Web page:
Then I glued up the spine and laid it down on a cutting mat. Using a hammer, I forced the outer signatures forward. This distributes the swell added by the sewing thread so the book isn’t basically a trapezoid.
I moved the book to my big lying press with its backing boards and created the shoulders, bending the outer signatures over.
Curved front edge. It would have been smoother if I’d done it less hastily. But I had to stop hitting things with a hammer at 10, because my attic workplace is right above the teens’ bedrooms.
About those lying presses...the big one is, well, really big. Professional-quality equipment.
The other one is much smaller. It’s actually an IKEA spice rack tightened with strapping and buckles.
Time to prep the covers.
I’m using 4mm cardboard, which is a bit chunky for the book size. But I’m going for cute and a little blocky. The book block is 13cm tall, so the covers have to be bigger. About 14cm.
The book, from shoulder (the bent over bit) to front edge, is about 10cm. Again, we want the covers bigger (this excess is called the squares).
My pretty book with its cover boards (the technical term for covers is “boards”). Grain parallel to the spine, of course (also important for the boards).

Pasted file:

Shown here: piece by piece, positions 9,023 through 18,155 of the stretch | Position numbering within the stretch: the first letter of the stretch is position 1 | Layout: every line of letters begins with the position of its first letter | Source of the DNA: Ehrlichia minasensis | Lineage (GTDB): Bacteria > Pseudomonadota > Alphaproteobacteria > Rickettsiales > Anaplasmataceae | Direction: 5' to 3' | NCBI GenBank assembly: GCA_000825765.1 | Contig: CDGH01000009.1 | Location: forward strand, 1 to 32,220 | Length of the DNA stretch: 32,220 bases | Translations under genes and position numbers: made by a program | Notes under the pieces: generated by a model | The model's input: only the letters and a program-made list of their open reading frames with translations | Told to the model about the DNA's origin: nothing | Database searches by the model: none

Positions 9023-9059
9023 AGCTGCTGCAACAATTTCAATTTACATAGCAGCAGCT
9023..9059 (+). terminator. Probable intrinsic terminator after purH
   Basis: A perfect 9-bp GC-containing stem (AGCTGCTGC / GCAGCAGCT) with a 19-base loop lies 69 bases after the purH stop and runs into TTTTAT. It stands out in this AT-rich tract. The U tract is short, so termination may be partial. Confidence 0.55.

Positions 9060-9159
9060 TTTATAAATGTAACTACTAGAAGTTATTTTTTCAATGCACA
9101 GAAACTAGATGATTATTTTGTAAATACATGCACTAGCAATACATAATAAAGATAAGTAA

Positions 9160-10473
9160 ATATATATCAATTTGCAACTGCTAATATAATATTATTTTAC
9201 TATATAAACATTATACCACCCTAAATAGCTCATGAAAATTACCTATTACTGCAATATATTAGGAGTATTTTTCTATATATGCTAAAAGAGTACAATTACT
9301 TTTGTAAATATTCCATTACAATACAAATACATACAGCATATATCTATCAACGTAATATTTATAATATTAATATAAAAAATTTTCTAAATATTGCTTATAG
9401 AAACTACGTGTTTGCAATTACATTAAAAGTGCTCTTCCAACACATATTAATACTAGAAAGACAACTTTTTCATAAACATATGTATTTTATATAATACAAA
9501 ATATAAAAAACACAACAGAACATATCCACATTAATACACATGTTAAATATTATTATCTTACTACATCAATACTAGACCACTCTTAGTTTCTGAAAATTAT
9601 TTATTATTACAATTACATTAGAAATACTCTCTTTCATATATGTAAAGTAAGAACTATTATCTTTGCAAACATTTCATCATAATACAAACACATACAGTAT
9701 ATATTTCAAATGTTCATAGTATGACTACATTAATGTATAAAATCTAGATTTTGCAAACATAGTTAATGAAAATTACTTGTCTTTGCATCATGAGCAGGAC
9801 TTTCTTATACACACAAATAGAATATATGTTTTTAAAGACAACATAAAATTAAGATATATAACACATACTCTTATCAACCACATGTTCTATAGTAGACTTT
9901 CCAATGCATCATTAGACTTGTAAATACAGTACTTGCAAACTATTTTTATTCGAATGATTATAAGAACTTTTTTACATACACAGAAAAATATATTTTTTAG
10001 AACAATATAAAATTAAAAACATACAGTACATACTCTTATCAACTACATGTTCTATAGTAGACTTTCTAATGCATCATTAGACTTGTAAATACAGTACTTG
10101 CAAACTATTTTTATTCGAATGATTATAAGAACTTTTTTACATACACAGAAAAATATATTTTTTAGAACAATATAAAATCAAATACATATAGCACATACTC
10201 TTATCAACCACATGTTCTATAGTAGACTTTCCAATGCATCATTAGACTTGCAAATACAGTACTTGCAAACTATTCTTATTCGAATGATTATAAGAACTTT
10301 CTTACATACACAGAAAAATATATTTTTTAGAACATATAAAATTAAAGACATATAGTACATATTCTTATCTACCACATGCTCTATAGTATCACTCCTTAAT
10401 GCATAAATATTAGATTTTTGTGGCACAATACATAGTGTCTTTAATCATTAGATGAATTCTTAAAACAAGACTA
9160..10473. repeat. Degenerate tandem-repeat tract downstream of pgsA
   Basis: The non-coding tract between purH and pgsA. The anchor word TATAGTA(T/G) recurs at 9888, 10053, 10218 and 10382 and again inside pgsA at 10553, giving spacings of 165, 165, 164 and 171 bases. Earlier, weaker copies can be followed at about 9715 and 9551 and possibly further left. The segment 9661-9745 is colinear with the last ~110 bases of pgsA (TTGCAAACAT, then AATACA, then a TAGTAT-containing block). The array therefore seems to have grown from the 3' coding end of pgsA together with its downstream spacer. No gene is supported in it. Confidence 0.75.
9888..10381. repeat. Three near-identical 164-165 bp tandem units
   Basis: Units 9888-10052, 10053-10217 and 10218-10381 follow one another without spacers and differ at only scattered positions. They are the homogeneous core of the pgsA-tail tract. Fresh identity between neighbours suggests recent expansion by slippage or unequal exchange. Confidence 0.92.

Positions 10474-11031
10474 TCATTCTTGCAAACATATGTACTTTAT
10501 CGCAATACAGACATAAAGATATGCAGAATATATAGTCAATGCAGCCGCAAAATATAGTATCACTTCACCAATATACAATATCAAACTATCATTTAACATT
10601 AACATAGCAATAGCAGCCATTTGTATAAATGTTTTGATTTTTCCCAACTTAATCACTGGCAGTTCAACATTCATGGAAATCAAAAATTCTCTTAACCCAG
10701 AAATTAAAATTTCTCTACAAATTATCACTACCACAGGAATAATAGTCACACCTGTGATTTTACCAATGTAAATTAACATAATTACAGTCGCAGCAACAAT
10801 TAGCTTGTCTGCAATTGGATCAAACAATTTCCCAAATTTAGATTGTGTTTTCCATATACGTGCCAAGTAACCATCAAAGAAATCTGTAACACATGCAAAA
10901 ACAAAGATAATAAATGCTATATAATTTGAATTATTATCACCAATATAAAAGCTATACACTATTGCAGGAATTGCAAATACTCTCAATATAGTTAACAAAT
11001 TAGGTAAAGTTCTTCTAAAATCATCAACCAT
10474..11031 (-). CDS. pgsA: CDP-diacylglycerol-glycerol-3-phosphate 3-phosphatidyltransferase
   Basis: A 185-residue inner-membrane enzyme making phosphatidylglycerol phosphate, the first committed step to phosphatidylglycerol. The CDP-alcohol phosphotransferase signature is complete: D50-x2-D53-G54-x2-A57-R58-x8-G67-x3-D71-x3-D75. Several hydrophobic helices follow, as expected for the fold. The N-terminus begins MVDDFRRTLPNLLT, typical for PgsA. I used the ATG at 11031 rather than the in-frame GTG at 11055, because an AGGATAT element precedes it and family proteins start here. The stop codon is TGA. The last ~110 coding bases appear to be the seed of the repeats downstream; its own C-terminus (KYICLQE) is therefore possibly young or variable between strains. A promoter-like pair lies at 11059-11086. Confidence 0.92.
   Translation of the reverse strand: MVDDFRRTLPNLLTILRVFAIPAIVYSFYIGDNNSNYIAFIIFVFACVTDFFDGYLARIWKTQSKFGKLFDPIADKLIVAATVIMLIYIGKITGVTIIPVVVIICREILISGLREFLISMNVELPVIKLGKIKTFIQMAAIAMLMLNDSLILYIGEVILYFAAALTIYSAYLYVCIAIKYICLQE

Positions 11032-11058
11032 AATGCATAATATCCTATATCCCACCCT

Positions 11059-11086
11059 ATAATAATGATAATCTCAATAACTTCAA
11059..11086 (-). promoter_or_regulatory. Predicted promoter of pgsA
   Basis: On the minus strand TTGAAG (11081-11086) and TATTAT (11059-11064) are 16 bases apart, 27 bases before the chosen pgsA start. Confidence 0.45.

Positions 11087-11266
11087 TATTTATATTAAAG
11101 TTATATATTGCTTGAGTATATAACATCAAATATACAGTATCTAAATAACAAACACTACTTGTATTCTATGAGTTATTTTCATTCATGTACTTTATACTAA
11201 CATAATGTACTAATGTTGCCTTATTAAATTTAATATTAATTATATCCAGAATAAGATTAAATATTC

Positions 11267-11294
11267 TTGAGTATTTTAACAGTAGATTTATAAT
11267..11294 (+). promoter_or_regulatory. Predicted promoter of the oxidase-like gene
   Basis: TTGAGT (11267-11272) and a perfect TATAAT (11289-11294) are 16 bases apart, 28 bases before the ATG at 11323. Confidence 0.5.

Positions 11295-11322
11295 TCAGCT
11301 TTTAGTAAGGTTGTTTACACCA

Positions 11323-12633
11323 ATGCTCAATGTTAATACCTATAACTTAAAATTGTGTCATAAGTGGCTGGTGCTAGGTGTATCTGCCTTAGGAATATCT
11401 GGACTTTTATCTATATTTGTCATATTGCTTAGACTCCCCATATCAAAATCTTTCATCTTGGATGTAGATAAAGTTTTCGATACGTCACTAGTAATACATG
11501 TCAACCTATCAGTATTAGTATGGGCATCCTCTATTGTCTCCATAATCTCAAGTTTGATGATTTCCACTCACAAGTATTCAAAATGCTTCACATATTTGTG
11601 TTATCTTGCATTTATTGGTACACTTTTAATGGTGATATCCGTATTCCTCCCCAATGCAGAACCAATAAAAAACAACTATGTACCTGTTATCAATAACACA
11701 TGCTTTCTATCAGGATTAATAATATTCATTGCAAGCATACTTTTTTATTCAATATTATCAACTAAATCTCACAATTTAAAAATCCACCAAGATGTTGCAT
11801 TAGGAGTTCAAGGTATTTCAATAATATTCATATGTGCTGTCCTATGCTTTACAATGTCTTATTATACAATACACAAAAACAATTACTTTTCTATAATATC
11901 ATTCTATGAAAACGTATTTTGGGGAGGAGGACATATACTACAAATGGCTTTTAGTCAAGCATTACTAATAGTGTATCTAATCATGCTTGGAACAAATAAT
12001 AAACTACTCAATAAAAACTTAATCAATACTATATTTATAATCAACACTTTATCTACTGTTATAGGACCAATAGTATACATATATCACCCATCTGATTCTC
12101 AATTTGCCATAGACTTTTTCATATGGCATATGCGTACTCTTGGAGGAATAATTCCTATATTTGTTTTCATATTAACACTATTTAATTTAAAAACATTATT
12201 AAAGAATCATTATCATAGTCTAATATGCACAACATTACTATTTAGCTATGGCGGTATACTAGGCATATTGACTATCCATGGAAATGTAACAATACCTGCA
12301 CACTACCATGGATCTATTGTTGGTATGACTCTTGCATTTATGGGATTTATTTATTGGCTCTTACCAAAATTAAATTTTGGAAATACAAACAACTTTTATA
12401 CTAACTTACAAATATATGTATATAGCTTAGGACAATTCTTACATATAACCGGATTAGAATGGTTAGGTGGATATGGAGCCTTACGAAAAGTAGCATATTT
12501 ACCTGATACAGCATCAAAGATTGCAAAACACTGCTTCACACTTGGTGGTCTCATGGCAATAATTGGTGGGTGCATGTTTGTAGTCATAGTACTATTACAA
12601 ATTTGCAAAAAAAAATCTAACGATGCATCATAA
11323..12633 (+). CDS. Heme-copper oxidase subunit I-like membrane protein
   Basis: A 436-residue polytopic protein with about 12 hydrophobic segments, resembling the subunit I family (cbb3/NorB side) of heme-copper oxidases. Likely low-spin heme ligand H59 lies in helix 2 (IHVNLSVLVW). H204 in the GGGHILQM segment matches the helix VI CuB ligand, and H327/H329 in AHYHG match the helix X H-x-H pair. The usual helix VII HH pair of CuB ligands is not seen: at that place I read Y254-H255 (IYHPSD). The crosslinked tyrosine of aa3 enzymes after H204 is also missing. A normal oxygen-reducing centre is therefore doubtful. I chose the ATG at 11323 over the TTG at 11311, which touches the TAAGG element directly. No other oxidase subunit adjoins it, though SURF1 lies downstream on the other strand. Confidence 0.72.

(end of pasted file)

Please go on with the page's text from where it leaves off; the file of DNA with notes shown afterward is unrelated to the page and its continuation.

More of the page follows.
But...remember when we were talking about things stretching and contracting as they get wet and dry? Including leather?
I want to cover this book in leather. If I put wet leather on the outside of the cover, it’s going to contract as it dries and warp the covers.
So the solution is to line both sides of the cover board with paper. The paper on both sides stretches when I paste it up, then will contract on the cover boards as it dries. If the boards are already in tension, leather can’t do anything to them.
Wrapping the boards in waxed paper before I tuck them up in the nipping press.
So here we are back in the thread of the book sewn on cords (which I am now going to start calling Cordelia because you can’t stop me.)
And here’s Cordelia in the lying press.
I’ve cut a couple of pieces of leather cord somewhat larger than the rounded and backed spine. Round headbands are a little old-fashioned; the current style is tall narrow ones, but I like these.